As we watch what passes for political discourse in our nation’s capital, it’s understandable that universities are launching programs on how to cope with ideological disputes. But our country needs fewer people who profess to be open-minded and more people who engage in and honor the conclusions of reasoned debates, says Alex Dimitrief of General Electric Co.
As the recent Olivia de Havilland v. FX decision confirmed, expressive artistic works like the "Feud" miniseries are entitled to broad First Amendment protection. But what if "Feud" were a video game in which players controlled the battles between Bette Davis and Joan Crawford? In right of publicity case law, video games are treated as second-class citizens, says Michael Garfinkel of DLA Piper.
Dark web monitoring allows law firms to see what sensitive information may have made its way onto the thriving global underground marketplace where cybercriminals buy and sell exposed data. It can also help lawyers advise clients on a wide range of legal and business matters, say Anju Chopra and Brian Lapidus of Kroll.
Interpretations of Rule 45 protections vary but what's clear is that "undue burden" does not mean no burden at all. To avoid the costs of compliance with a subpoena, a nonparty should be ready to demonstrate its disinterest in the litigation and the anticipated cost and burden of compliance, say attorneys at Pepper Hamilton LLP.
In many states, the lack of specific guidance addressing the inclusion of global intangible low-taxed income, or GILTI, is causing concern that GILTI will be includible in the state tax base. Attorneys from Mayer Brown LLP highlight several possible avenues for removing GILTI from the state tax base.
The House recently passed the SUCCESS Act to extend the U.S. Patent and Trademark Office's expired fee-setting authority, but the lack of retroactive effect in the bill may force the USPTO to redo its pending 2018 fee proposal, says Andrew Baluch, a partner at Smith Baluch LLP and former White House intellectual property adviser.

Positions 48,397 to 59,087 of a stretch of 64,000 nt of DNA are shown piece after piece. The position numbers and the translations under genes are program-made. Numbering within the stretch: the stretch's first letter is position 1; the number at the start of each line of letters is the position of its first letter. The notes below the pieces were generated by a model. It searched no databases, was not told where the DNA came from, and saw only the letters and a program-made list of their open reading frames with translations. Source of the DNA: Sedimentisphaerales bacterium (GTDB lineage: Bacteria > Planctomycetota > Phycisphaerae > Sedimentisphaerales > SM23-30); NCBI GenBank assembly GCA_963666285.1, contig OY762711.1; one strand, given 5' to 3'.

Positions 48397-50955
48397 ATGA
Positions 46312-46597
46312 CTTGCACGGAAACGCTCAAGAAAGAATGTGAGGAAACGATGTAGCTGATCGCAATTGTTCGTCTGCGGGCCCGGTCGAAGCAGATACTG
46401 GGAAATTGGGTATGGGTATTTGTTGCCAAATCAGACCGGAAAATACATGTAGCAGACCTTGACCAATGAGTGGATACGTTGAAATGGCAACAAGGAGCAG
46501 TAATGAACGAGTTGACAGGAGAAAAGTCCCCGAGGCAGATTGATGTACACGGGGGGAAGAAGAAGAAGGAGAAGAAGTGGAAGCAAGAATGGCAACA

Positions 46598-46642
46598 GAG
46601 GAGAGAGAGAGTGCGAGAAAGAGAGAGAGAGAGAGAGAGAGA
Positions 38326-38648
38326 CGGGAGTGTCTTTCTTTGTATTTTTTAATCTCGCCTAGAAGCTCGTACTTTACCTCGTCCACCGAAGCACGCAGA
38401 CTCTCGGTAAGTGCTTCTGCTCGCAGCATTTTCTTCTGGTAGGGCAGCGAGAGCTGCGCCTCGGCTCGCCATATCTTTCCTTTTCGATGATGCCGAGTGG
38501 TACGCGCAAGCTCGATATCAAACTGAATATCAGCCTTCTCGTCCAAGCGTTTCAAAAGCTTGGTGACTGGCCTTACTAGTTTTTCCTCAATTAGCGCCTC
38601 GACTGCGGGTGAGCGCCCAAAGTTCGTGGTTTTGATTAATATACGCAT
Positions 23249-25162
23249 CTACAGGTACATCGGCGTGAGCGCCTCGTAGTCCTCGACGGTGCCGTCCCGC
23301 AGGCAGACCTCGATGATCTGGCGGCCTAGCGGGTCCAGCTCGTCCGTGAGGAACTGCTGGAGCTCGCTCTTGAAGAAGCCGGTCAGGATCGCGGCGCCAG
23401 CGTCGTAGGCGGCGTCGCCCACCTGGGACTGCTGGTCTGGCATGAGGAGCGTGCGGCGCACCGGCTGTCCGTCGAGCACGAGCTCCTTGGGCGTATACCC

Last month, the Federal Circuit issued a modified opinion in Power Integrations v. Fairchild, retreating from an earlier ruling that set an unattainable standard for invoking the entire market value rule. However, the new burden will prove to be just as difficult to meet in practice, say attorneys with Mintz Levin Cohn Ferris Glovsky and Popeo PC.
The Federal Circuit in Aatrix and Berkheimer may have limited the role of district courts in determining patent eligibility cases. Though these two cases provide some additional guidance, there appears to still be a wide range of viewpoints within the Federal Circuit as to the correct approach to Section 101, say Robert Maier and Jonathan Cocks of Baker Botts LLP.
During a recent interview with Eli Mazour of Harrity & Harrity LLP, David Kappos discussed his time as director of the U.S. Patent and Trademark Office and as head of intellectual property at IBM, reacted to patent-related developments, and provided wide-ranging advice to those in and outside of the IP field.
A pair of recent decisions out of the U.S. International Trade Commission illustrate the potential importance of consistency in early expert disclosures in an investigation, say Bryan J. Vogel and Derrick J. Carman of Robins Kaplan LLP.